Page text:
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Kansas State University
128 Dole Hall
Manhattan, KS 66506
785-532-2535
media@k-state.edu
Information provided by K-State News Services may be reproduced without permission. The marks and names of Kansas State University are protected trademarks and may not be used in any commercial or private endeavor without the approval of the university.

TECHNOLOGICALLY ADVANCED:
K-STATE'S OFFICE OF INFORMATION TECHNOLOGY GIVES K-STATERS THE TECHNOLOGY THEY NEED

 

Quantitative Center in Cardwell HallK-State's office of information technology is constantly updating technology on campus. From the new e-mail system to adding hardware, it can be a challenge to keep track of the latest changes.

So here's a rundown on various technology related items that changed over the summer or were completed in the late spring:

* K-State's full-service media production and distribution facility, the Educational Communications Center, has upgraded its satellite uplink capabilities to digital technology. The center can now digitally feed live or taped programs, interviews or raw footage that originates in house or on location. The use of digital satellite technology enables the distribution of real-time, high-quality audio and video to a geographically diverse audience. The center is the only noncommercial entity in Kansas with satellite uplink capabilities. In addition, video projects produced by the Educational Communications Center are now being done in high definition and the center is partnering with Fort Riley's Public Affairs Office, providing content for soldiers and their families that is televised on K-State TV.

cart* This summer, four collaborative technology workstations were added to the Hale Library InfoCommons bringing the total number of units to eight. These mobile units are designed for group work so students don't have to crowd around one of the computer pods. Six of the units have a 32-inch LCD monitor and hookups for a laptop and a six-way audio splitter. Two additional stations are iGo systems with a 24-inch iMac with a Mac OS keyboard and mouse, in an all-in-one unit. In addition the InfoCommons saw the addition of 22 PCs and power adapters were added to five tables.

* K-State Online 9.0 was released July 18 and included many upgrades at the suggestion of faculty, staff and students. Improvements included: improved efficiency and load time of the Course Content tool and Message Board feature; a complete redesign of the Course Content feature, previously known as Manage Files; and a simplified way to grant assignment extensions. A complete list of K-State Online's changes can be found at http://public.online.ksu.edu/release_notes/ksol9/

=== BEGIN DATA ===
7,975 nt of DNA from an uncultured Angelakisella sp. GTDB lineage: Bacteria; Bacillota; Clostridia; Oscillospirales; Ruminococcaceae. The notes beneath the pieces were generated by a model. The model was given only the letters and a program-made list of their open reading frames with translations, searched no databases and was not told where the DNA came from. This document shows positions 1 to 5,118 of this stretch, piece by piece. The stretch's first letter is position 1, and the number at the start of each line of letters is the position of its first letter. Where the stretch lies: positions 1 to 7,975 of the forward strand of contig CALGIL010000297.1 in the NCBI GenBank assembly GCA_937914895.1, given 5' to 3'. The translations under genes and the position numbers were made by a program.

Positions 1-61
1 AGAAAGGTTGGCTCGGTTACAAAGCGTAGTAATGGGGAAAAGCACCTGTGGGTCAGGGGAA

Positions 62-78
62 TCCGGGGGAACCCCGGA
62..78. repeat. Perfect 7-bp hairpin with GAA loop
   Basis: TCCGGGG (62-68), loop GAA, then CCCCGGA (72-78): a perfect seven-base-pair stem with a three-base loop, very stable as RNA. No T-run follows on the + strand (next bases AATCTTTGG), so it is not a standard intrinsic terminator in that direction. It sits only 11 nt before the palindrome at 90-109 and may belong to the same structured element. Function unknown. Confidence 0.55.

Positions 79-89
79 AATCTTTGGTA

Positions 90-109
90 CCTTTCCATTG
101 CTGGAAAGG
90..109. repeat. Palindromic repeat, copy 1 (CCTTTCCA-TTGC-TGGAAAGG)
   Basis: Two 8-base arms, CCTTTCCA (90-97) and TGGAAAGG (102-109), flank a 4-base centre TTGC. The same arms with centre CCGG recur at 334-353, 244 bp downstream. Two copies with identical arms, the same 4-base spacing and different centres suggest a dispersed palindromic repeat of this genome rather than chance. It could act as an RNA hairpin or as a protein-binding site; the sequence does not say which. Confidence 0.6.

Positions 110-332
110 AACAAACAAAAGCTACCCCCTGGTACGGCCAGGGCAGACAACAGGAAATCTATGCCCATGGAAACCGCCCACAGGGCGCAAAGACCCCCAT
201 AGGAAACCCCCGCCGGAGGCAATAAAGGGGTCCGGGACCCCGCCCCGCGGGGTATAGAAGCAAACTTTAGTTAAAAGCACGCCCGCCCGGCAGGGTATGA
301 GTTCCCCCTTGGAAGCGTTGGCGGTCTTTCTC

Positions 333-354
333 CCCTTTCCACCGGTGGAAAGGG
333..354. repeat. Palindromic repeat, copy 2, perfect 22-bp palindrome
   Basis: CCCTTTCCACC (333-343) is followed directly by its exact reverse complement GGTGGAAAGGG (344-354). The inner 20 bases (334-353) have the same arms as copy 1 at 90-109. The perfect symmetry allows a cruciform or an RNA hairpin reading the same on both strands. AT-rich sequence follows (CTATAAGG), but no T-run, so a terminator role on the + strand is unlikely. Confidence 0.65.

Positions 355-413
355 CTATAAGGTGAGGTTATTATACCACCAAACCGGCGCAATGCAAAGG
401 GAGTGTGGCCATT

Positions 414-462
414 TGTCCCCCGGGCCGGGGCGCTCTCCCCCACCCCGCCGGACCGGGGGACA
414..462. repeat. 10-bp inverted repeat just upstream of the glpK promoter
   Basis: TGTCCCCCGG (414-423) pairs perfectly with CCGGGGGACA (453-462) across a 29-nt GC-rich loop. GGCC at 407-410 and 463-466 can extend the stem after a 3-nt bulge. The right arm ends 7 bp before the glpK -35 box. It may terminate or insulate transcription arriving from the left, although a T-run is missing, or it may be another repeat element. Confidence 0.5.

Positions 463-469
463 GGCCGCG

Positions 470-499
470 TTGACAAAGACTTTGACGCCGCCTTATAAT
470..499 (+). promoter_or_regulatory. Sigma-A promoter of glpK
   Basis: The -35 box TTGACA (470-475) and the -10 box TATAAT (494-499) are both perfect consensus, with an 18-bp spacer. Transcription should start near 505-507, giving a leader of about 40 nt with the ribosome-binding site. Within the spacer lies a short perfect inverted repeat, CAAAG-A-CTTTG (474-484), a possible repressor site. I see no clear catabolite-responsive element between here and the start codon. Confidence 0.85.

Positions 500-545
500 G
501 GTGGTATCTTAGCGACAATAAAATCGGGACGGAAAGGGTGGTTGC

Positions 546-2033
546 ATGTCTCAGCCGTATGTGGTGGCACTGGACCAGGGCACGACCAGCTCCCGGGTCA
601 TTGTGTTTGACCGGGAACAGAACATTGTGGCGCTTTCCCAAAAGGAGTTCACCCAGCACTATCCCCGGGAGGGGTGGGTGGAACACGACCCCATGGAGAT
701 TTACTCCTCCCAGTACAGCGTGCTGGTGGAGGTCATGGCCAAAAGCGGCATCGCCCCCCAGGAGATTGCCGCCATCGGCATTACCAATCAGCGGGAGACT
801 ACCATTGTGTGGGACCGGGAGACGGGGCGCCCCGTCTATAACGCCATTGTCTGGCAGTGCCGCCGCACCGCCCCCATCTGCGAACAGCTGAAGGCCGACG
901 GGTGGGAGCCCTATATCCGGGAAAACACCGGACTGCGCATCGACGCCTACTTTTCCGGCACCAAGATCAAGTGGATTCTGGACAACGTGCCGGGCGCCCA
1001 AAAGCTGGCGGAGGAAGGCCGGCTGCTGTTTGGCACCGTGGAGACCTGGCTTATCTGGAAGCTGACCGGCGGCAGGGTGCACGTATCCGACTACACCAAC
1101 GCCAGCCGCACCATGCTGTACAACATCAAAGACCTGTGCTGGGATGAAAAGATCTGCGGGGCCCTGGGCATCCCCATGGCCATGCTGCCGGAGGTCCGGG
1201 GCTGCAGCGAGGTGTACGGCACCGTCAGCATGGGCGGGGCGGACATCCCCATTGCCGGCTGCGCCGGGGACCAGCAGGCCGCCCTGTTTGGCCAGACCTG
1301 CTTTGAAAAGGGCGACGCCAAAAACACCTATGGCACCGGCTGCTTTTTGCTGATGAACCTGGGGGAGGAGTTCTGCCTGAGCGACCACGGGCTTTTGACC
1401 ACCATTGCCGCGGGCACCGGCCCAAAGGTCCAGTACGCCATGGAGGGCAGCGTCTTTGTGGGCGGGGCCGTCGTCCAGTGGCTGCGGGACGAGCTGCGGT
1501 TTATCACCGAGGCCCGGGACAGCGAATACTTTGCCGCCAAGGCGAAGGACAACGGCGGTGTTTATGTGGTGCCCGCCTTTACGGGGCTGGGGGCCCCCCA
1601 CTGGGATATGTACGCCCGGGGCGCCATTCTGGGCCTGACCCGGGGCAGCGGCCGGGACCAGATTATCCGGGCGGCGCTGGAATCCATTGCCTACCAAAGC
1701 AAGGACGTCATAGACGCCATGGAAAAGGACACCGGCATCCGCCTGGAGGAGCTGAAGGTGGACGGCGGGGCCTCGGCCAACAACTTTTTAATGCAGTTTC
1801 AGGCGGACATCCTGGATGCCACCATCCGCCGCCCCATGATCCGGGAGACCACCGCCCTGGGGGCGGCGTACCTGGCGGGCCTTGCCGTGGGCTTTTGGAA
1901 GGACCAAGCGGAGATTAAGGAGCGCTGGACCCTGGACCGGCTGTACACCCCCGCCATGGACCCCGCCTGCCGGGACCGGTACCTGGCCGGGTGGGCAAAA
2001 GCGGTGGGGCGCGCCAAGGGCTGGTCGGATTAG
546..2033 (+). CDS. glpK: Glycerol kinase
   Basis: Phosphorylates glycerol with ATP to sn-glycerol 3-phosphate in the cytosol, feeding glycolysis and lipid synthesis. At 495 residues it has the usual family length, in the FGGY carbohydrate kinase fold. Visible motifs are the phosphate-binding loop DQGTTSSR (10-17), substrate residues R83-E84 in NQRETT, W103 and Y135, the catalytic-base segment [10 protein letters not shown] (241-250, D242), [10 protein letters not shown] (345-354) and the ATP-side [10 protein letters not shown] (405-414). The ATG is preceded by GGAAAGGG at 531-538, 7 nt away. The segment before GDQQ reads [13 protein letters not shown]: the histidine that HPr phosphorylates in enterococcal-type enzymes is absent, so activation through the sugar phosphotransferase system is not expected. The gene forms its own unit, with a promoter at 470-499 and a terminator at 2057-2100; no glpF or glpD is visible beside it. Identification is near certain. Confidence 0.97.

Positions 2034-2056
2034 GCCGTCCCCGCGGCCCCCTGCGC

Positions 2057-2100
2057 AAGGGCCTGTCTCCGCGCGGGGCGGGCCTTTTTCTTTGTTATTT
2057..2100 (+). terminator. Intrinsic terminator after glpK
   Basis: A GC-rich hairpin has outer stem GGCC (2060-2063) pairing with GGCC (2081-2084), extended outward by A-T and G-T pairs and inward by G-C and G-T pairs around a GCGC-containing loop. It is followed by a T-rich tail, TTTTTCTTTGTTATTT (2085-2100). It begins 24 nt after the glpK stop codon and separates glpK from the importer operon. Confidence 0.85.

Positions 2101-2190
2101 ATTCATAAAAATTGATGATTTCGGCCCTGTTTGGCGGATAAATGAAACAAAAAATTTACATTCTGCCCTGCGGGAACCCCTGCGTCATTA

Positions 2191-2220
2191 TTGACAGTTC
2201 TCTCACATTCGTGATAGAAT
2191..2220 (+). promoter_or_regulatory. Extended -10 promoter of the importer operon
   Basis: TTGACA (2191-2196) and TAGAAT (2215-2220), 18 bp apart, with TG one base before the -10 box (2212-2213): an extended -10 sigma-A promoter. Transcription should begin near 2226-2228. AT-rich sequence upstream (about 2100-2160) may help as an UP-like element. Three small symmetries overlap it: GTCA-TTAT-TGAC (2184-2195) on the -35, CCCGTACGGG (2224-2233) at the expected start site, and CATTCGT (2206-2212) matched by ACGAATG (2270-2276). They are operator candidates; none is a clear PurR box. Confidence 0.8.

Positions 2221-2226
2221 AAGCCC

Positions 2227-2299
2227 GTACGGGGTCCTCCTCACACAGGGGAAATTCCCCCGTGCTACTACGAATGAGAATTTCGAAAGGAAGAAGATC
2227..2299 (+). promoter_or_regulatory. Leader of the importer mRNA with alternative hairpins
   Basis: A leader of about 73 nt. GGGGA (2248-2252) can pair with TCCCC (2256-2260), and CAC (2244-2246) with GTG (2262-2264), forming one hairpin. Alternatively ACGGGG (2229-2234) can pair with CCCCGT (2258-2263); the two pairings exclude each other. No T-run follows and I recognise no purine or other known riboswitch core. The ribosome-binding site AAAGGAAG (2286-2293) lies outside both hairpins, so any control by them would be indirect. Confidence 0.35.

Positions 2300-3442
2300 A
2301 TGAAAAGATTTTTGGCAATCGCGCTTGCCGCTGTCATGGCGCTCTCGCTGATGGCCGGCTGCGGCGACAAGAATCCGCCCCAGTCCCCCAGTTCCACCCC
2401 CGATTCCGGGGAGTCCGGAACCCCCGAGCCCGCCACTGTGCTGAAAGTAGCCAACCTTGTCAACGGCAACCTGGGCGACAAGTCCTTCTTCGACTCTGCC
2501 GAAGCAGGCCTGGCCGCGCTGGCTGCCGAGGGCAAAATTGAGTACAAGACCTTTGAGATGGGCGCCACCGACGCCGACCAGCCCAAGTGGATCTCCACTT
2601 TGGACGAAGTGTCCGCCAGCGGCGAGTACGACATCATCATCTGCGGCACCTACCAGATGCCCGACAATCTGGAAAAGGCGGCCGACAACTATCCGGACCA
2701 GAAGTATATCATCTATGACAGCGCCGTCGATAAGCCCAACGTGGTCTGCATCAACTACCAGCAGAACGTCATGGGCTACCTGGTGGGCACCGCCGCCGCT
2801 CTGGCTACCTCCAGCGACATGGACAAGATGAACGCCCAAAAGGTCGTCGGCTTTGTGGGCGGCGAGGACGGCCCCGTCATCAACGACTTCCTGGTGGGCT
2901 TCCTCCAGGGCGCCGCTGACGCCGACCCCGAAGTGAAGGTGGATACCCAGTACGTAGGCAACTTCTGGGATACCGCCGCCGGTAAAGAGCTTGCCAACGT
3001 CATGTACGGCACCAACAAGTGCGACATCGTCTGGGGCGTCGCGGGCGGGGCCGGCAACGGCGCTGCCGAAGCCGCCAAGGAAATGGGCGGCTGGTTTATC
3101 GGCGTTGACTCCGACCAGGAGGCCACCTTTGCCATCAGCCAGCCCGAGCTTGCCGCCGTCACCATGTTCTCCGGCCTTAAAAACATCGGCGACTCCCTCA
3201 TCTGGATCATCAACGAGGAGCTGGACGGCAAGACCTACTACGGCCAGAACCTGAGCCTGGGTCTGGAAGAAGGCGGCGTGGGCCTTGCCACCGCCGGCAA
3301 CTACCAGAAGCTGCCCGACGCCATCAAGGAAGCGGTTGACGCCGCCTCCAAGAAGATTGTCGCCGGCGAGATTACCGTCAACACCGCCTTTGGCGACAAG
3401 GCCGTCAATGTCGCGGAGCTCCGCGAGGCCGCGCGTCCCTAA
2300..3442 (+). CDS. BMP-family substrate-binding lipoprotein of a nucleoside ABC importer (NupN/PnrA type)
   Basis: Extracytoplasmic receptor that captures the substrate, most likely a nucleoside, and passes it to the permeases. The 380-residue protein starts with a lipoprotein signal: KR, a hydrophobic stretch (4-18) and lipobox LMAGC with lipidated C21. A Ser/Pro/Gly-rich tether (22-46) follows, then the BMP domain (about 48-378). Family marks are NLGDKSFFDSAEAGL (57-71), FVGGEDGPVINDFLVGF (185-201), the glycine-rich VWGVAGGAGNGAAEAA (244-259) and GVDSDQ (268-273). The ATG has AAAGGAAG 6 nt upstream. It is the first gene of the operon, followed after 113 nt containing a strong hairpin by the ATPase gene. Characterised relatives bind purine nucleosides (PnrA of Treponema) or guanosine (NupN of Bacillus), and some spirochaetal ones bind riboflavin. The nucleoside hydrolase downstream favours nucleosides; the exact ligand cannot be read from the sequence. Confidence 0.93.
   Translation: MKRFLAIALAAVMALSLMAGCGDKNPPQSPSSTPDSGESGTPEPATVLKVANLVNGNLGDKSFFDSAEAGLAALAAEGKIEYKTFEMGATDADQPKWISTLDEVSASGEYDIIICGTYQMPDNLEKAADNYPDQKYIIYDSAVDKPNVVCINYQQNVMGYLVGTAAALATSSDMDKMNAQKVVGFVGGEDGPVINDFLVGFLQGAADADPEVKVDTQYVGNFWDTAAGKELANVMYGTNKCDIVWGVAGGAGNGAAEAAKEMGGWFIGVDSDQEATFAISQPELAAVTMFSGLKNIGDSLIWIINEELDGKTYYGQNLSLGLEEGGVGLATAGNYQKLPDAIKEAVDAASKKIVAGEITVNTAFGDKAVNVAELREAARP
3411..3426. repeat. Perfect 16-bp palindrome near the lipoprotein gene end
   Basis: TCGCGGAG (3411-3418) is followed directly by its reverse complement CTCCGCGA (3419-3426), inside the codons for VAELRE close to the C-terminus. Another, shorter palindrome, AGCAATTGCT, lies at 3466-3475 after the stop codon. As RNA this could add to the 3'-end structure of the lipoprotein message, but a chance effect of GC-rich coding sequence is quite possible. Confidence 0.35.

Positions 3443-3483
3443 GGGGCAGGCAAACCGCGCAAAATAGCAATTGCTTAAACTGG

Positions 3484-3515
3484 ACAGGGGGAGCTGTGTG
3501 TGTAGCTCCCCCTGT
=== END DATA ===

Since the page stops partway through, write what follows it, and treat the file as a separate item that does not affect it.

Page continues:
* In late May, K-State switched to the Zimbra Collaboration Suite for enterprise e-mail. The new system is faster and has more powerful features and tools. For tips on using Zimbra, go to http://www.k-state.edu/infotech/e-mail/docs/zimbra/tips.html

Later this fall, K-State will begin testing the Zimbra Calendar, which will replace the K-State Oracle Calendar.

* Also, in the late spring, the Quantitative -- or Q -- Center was launched for the mathematics and physics departments in 144 and 145 Cardwell Hall. The Q Center, which was more than two years in the making, allows instructors to teach mathematics and physics classes in new and dynamic ways.

The Q center features: 20 computing workstations with specialized software for math and physics; software that allows faculty to Scanner in Hale's Library's Media Development Centercontrol the student computing workstations and share content from their desktop to assist students remotely; two instructor stations and an electronic dividing wall enable instructors to join or split classes as needed; a WACOM monitor and fully integrated touch screen serving as a virtual white-board for classroom use with each instructor station; and a ceiling-mounted document camera.

* The Media Development Center, 213 Hale Library, also has added a scanner with duplexing capability, which means it can scan both sides of a page simultaneously. The scanner has the ability to read the document and convert it to an editable text document in Microsoft Word or other text program for easy editing.

Anyone who wants to learn more about information technology at K-State can attend one-hour orientation sessions throughout September and October. Sessions are open to all K-State faculty/staff and students but require pre-registration. More information about the sessions is available at http://www.k-state.edu/infotech/training/itorientation.html

 

From top to bottom: The Quantitative Center in Cardwell Hall allows instructors to teach mathematics and physics classes in new and dynamic ways; More collaborative technology workstations were added to the Hale Library InfoCommons to facilitate group work by students; This scanner, which is in Hale Library's Media Development Center, can scan both sides of a page simultaneously.